#CycleSafe – Eight Achievable Steps for Creating Cities fit for Cycling


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Something incredible happened last week in the UK. A Murdoch-owned newspaper embarked on a groundbreaking campaign with the potential to save lives and encourage the development of sustainable cities. You heard me right. Phone-hacking may have defined 2011 for News International, but cities safe for cycling could end up defining 2012.

The Times is typically a conservative paper, and though they have dabbled, few people would associate this paper with liberalism. And few people would expect The Times to launch the most high profile cycle safety campaign British journalism has seen in recent years.

Cities Safe for Cycling began after a Times journalist was hit by a lorry just metres away from her place of work. Three months later she is still in a coma which she may never wake up from. This tragic event encouraged The Times to look into cycling culture and infrastructure in British cities, finding that 27,000 cyclists have been killed or seriously injured in the UK in the last ten years. The horrific facts don’t end there, but my focus on them does, because what is most impressive about the Cities Safe for Cycling campaign is its realistic, achievable, and potentially transformative eight step manifesto:

1. Trucks entering a city centre should be required by law to fit sensors, audible truck-turning alarms, extra mirrors and safety bars to stop cyclists being thrown under the wheels.

2. The 500 most dangerous road junctions must be identified, redesigned or fitted with priority traffic lights for cyclists and Trixi mirrors that allow lorry drivers to see cyclists on their near-side.

3. A national audit of cycling to find out how many people cycle in Britain and how cyclists are killed or injured should be held to underpin effective cycle safety.

4. Two per cent of the Highways Agency budget should be earmarked for next generation cycle routes, providing £100 million a year towards world-class cycling infrastructure. Each year cities should be graded on the quality of cycling provision.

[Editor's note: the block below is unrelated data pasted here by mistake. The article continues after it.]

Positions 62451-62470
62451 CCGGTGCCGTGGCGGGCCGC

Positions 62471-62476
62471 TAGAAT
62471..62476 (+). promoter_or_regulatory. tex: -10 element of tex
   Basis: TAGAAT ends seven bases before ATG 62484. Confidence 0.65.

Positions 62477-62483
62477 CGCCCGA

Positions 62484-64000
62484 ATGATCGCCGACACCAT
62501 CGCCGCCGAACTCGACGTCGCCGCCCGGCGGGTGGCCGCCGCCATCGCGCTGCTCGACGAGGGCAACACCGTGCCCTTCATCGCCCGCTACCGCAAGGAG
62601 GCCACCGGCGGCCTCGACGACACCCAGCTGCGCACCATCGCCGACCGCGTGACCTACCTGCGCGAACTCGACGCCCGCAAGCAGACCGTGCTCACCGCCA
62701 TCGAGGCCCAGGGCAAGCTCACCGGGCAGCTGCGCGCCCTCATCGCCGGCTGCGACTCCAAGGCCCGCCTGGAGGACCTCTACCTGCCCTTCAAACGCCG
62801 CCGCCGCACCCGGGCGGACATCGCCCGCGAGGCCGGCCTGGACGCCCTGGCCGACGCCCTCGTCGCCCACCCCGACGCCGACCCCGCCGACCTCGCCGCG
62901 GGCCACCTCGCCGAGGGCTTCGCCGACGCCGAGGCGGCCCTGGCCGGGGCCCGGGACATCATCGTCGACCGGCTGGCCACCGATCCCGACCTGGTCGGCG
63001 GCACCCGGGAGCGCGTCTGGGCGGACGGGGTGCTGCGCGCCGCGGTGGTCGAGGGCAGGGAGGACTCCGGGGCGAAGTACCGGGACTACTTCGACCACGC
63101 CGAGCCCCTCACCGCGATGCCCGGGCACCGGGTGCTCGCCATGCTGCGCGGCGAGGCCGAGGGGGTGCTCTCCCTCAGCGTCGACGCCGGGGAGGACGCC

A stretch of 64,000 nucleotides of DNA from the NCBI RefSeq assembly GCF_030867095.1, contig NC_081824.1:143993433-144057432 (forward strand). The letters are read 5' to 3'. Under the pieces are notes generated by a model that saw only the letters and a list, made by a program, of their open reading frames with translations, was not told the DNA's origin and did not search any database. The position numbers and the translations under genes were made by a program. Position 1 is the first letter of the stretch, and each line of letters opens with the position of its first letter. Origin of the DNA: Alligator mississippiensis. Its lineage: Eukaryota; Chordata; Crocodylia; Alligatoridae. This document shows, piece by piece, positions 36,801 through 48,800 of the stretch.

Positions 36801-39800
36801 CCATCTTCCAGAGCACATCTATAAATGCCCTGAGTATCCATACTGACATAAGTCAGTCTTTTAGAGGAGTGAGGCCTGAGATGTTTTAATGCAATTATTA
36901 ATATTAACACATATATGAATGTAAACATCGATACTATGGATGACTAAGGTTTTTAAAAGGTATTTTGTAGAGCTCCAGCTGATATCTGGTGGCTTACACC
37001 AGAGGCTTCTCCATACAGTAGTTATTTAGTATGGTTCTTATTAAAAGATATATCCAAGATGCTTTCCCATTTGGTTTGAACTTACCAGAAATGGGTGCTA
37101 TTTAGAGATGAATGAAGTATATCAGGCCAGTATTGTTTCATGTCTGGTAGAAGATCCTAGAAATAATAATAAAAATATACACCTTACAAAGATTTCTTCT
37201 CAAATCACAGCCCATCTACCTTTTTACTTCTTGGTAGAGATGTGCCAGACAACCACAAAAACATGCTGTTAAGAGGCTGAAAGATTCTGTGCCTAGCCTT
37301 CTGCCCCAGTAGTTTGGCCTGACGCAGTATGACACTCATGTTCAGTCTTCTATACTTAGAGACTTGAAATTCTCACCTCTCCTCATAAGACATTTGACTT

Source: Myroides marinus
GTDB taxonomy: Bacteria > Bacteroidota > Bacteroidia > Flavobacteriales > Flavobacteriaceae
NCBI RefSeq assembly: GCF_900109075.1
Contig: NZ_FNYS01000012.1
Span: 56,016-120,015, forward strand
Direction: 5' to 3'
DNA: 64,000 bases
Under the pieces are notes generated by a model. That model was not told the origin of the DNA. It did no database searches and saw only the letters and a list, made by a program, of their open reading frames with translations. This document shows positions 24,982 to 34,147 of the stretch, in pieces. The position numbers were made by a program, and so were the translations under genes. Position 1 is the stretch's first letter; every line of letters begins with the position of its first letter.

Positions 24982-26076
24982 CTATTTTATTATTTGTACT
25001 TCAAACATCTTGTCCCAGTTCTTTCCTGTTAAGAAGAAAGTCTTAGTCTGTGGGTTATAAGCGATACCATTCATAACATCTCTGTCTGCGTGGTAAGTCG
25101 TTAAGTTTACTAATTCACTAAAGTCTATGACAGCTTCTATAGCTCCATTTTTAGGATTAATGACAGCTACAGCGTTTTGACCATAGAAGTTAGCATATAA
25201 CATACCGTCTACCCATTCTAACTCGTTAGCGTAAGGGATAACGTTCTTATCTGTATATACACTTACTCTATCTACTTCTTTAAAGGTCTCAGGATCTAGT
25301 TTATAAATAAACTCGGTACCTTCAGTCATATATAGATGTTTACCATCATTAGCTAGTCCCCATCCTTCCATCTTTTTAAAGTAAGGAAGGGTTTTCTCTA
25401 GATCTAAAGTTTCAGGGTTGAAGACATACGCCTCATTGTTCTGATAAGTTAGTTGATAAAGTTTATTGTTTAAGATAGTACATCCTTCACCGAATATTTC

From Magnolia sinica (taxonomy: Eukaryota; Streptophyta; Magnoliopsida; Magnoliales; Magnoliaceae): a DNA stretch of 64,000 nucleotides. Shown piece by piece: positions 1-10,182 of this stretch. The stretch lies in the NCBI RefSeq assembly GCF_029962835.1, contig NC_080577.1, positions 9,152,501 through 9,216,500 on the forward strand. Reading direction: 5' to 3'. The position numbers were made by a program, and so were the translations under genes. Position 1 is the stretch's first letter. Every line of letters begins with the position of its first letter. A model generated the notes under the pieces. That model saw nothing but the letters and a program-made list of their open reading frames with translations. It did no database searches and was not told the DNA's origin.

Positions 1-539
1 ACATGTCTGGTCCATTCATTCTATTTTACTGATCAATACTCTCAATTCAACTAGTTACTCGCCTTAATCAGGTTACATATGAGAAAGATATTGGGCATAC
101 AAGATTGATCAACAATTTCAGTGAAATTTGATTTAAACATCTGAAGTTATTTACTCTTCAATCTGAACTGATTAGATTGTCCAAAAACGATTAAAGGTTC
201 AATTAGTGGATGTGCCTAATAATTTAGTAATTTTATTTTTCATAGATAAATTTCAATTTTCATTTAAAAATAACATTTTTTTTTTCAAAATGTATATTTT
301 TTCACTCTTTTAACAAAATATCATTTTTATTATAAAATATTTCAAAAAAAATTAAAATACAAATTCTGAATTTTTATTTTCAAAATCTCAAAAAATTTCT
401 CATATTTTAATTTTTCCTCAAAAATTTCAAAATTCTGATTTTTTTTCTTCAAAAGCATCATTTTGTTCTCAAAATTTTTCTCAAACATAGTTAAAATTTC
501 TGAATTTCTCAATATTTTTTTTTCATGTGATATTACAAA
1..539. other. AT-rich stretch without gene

5. The training of cyclists and drivers must improve and cycle safety should become a core part of the driving test.

6. 20mph should become the default speed limit in residential areas where there are no cycle lanes.

7. Businesses should be invited to sponsor cycleways and cycling super-highways, mirroring the Barclays-backed bicycle hire scheme in London.

8. Every city, even those without an elected mayor, should appoint a cycling commissioner to push home reforms.

This is not a campaign that dreams of Dutch-style infrastructure across the UK. This is not a campaign that suggests automobiles should be banned from cities. Cities Safe for Cycling is being utterly pragmatic, presenting eight realistic steps that could swiftly be enacted on an urban and national level. Fully segregated infrastructure and car-free cities are a vision of the future, a vision so far in the future that people often discount such a possibility. The Times’ campaign is not getting lost in that debate. Instead, it is focussing on what can happen now to make things better. What a fantastically refreshing approach.

This Big City dedicates a lot of space to urban cycling. Last year’s series on the role of bicycle infrastructure in creating sustainable communities was wildly popular, demonstrating economic, environmental, and social benefits of investing in bike networks. Bicycles can engage communities, boost house prices, and improve sense of place. A city that cycles is a more sustainable city.

It’s fantastic to see more people choosing to cycle and to hear politicians talking about the potential of urban bicycle use. But what is most fantastic is that people are beginning to demand more. London has a Mayor that is more than happy to vocalise his passion for cycling, is well aware of the potential benefits of getting Londoners on their bikes, and who genuinely believes that a cycling revolution can be created in the British capital. But his tools for creating this revolution have not yet been good enough. Blue paint and a marketing budget can only get you so far. Real infrastructure is a critical ingredient, and London doesn’t have it. Few British cities have it. But if we all keep shouting loud enough, that could start to change.

This Big City is backing Cities Safe for Cycling. Wherever you are in the world, if you think this eight step manifesto make sense, click here to join the tens of thousands of people who have signed up to show their support.

Image courtesy of SlipStreamJC on flickr

  • Ségolène URBACT

    Is London going to become like Copenhaguen when bikes will have won the streets? http://www.thetimes.co.uk/tto/public/cyclesafety/article3309165.ece
    or like other European cities developping such schemes : http://urbact.eu/en/projects/low-carbon-urban-environments/active-travel-network/

  • http://twitter.com/estudio27cdf Toby

    Er, nothing wrong with dreaming is there? If you dream of a better future, you have start in the present, by making a start. Please don’t polarise dreamers and pragmatists – it sometimes helps to be both.

    • http://www.thisbigcity.net Joe Peach

      Thanks for the comment, Toby! There is indeed nothing wrong with dreaming, though as you mention, having the vision to make a start on that dream is valuable too! I think I fall more into the pragmatist category, though I’m jealous of those who are able to cross between both when required.